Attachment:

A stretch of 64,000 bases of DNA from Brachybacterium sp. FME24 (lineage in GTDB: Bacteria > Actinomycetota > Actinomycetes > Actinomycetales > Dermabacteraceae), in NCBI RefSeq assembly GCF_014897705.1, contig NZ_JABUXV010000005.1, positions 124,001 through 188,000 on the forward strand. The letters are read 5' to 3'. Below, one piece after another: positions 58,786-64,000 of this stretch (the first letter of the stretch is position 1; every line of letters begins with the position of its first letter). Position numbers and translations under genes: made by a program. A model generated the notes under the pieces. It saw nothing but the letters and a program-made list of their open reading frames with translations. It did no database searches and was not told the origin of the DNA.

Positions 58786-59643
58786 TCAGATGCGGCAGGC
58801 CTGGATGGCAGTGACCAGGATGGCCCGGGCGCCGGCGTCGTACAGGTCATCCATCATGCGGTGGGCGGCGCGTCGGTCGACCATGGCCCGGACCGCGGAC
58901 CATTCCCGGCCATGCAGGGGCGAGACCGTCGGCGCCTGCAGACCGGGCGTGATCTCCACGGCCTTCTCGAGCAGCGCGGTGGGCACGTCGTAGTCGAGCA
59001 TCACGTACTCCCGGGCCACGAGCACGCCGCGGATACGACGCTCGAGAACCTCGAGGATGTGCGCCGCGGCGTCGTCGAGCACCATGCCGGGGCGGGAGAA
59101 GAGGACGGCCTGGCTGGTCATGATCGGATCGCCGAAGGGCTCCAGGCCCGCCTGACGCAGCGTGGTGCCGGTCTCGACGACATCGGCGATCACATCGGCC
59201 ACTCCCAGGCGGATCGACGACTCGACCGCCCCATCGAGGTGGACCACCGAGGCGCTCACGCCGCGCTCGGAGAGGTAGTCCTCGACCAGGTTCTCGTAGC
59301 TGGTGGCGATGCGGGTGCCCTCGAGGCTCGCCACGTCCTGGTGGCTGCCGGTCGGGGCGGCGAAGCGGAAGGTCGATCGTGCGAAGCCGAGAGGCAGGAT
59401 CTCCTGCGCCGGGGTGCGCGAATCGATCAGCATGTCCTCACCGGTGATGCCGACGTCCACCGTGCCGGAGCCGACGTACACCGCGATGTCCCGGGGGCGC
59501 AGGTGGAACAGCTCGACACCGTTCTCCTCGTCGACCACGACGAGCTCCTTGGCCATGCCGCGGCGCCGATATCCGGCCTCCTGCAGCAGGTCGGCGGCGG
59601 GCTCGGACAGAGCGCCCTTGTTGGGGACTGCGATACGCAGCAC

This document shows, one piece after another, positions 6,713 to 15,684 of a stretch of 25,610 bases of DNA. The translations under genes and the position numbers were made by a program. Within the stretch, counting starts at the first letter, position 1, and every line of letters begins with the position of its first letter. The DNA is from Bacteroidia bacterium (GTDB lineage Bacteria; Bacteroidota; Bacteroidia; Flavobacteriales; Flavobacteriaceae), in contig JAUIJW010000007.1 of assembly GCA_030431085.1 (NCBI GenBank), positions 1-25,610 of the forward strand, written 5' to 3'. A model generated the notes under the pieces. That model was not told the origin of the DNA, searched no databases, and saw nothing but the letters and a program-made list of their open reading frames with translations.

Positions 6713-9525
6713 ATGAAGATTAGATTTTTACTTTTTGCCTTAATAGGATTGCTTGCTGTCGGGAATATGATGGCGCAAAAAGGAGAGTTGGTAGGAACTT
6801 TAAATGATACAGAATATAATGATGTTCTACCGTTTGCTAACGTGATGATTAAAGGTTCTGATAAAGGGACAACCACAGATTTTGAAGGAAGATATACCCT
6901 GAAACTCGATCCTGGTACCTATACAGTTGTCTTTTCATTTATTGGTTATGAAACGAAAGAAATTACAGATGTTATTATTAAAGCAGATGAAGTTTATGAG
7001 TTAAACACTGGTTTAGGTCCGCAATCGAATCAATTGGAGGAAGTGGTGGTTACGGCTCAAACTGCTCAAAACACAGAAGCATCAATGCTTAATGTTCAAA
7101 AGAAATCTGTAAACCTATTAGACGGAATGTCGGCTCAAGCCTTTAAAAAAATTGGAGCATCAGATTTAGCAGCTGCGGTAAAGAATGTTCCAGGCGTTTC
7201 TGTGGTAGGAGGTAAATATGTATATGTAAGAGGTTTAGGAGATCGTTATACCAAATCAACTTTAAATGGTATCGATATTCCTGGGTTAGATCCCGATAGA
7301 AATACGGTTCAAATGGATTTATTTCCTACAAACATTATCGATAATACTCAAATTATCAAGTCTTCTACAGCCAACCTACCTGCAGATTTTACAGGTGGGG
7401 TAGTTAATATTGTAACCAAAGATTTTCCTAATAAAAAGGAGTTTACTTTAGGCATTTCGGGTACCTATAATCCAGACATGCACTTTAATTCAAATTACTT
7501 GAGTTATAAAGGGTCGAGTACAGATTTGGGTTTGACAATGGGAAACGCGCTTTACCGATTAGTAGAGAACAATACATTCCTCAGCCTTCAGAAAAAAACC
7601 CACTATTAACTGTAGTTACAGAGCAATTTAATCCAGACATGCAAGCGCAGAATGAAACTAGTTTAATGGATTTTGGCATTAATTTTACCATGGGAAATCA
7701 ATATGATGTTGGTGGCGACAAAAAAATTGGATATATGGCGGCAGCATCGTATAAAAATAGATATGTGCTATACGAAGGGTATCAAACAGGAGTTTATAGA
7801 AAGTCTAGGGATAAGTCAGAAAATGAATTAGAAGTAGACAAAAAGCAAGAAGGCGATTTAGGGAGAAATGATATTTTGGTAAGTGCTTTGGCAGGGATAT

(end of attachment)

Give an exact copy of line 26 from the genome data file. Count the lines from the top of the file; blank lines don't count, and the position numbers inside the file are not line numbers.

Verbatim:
7801 AAGTCTAGGGATAAGTCAGAAAATGAATTAGAAGTAGACAAAAAGCAAGAAGGCGATTTAGGGAGAAATGATATTTTGGTAAGTGCTTTGGCAGGGATAT